Overwintering a Hibiscus

In colder climates you will want to bring your hibiscus indoors in the winter. They can reside in the garage or in the house. If they do not go dormant you will need to water sparingly. This page contains useful information regarding overwintering a hibiscus.
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November 22, 2008

I brought in a double hibiscus tree for the winter. It is still blooming but the leaves are turning yellow and it is dropping some buds. What am I doing wrong or how do I stop this?

Anne H.

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By Phil (Guest Post)
November 22, 20080 found this helpful
Best Answer

I bring my hibiscus inside every year. It usually loses some of its leaves but comes back out. I leave it in full sunlight by a window.

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2 More Questions

Ask a QuestionHere are the questions asked by community members. Read on to see the answers provided by the ThriftyFun community or ask a new question.

November 9, 2018

I'm told that I can bring my hibiscus plant (in a pot) in for the winter. It is only 2 1/2 feet tall and still has about 8 buds on it. It has a bloom right now. Should I cut it back? Some say to leave it in the garage to go dormant. I could, but still don't know if I should cut it back. I live in southern Michigan.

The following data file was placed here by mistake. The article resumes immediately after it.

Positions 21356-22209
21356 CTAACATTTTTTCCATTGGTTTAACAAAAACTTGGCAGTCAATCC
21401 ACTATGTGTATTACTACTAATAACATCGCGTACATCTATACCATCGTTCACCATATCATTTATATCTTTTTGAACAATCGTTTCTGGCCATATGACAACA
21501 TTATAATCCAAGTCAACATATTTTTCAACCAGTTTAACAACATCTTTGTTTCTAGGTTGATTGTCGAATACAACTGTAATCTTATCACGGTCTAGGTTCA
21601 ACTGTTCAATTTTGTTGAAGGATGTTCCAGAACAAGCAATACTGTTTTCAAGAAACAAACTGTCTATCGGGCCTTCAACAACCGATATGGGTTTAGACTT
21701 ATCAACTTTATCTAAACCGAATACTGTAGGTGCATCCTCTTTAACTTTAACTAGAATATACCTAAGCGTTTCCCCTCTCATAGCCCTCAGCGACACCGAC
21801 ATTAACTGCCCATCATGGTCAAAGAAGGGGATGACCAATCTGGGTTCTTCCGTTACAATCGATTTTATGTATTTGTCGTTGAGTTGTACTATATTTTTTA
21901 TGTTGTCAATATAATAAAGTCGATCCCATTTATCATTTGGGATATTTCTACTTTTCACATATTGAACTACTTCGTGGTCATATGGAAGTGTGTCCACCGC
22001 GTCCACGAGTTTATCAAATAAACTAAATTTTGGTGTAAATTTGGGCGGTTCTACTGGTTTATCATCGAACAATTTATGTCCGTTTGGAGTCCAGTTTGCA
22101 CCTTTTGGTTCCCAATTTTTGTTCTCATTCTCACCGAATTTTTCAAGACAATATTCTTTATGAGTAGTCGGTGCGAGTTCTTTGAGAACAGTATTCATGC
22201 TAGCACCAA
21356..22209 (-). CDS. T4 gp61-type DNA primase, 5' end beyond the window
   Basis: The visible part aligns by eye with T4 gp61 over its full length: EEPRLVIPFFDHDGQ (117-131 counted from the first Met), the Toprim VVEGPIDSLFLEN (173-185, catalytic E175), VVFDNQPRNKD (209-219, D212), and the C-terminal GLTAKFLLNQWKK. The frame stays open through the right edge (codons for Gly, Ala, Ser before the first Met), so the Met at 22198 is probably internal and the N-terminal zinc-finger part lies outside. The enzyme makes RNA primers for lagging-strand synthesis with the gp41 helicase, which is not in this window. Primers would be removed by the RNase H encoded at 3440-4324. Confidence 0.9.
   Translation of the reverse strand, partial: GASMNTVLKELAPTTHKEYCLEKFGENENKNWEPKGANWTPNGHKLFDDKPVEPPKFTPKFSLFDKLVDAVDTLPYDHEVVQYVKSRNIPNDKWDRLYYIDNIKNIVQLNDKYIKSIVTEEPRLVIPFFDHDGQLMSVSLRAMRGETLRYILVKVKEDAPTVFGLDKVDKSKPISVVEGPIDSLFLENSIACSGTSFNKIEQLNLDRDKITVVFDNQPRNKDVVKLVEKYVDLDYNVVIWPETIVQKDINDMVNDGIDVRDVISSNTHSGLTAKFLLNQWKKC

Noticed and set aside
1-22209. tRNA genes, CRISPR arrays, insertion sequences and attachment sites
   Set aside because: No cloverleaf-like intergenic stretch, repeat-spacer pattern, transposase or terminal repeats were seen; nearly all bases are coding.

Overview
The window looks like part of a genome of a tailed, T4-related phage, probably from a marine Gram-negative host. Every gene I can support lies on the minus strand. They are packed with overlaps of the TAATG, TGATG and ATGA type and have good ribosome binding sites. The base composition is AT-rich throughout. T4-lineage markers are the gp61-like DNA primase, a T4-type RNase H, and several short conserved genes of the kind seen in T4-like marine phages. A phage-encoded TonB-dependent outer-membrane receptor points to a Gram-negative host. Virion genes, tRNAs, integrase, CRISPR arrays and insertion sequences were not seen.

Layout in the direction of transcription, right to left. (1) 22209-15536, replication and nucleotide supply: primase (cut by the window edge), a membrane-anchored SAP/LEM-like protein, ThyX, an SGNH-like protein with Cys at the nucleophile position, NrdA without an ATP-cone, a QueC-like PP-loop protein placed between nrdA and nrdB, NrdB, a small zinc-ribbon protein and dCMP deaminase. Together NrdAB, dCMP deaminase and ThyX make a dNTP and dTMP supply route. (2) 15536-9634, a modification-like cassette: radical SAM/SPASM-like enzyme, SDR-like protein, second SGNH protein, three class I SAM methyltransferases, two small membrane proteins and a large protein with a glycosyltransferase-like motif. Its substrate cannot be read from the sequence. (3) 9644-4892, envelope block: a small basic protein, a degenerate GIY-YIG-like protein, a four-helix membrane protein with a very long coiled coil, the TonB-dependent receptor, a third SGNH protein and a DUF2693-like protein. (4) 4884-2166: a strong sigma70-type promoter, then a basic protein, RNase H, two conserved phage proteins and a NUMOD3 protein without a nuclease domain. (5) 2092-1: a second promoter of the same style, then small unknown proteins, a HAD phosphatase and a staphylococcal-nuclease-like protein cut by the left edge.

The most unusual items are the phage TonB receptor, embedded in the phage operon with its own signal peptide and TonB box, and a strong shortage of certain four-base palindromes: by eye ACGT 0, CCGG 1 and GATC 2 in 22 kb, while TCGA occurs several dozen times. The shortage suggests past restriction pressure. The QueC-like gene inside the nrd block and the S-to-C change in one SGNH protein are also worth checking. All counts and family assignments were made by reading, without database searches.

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November 9, 20180 found this helpful

When I used to have them in NO VA, I just brought them in and our basement had a sunny slider and they lived out winter there. It was a heated room so that was critical as they need to be at at least 50 degrees. I never cut mine back. They sometimes lost leaves, but sometimes not.

If you don't have a sunny spot to keep them going, you can winter them just the same, just make sure they stay at at least 50 degrees. Don't worry about cutting back you can prune in the spring if needed.

Here is probably more info than you need about these lovely plants. They are beautiful. I miss mine (I moved and had to leave them behind).

old.post-gazette.com/.../20011222quest1222fnp7.asp

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November 9, 20180 found this helpful

I would not cut it back. Leave it in a place that gets sun and water evenly.

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November 10, 20180 found this helpful

I would only trim when you want to shape it up or if it needs cutting back

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because it got too leggy (not enough light/warmth) and then you can trim it almost anytime after it blooms.

Pghgirl is right about the 50 degrees as I live in Florida and I have to protect my plants when the temperature drops below 50.

Try not to over water it while you have it indoors and it needs sunshine or a light several hours a day.

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November 18, 20180 found this helpful

southern Michigan gets very cold, and if this is a plant that does not do well in under 50 degrees, then maybe having it go dormant, if you can't be assured to provide it the light/warmth it needs, might be the way to go

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